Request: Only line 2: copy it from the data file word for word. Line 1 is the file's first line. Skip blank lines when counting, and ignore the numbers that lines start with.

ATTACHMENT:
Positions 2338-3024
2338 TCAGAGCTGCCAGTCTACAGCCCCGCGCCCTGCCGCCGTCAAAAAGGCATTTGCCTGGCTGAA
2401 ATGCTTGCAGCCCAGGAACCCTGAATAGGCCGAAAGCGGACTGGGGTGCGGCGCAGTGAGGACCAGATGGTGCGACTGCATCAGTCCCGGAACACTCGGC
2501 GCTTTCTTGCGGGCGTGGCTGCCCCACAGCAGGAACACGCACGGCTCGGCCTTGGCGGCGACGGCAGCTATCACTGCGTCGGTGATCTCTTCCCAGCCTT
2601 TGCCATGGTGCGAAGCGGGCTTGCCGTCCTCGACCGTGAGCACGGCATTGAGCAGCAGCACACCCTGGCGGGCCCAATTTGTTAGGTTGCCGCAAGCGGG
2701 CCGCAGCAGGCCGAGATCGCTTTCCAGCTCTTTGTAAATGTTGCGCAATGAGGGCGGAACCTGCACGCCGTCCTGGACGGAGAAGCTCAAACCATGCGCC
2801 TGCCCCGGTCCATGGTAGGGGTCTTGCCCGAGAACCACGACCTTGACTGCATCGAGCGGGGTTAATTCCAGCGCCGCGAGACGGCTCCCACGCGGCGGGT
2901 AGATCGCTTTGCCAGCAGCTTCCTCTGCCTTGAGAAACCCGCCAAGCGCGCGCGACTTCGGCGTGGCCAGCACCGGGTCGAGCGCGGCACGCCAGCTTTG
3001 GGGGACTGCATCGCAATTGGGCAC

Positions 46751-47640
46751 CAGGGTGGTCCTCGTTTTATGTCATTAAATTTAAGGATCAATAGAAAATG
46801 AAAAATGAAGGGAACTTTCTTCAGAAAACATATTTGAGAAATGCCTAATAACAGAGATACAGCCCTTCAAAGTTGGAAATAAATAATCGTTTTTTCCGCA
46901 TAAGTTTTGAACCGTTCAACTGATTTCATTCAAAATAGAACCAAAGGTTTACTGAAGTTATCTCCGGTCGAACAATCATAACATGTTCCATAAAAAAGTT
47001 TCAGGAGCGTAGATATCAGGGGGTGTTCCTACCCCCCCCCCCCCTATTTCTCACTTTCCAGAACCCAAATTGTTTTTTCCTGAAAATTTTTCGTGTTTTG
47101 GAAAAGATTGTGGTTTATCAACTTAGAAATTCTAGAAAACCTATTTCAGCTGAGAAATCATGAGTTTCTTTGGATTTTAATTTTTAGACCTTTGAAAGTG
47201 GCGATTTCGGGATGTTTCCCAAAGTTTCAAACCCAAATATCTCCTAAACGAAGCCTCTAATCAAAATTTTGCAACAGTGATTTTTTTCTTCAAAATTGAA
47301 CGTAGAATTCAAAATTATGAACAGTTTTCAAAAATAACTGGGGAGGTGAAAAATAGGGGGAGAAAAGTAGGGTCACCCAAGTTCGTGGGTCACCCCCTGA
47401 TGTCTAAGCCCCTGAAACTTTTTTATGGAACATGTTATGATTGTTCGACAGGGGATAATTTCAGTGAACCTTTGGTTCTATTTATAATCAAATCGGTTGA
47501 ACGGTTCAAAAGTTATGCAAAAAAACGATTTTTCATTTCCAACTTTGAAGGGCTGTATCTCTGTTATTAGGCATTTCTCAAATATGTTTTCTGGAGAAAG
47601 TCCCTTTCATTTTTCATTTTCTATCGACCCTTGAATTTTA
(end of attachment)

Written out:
2338 TCAGAGCTGCCAGTCTACAGCCCCGCGCCCTGCCGCCGTCAAAAAGGCATTTGCCTGGCTGAA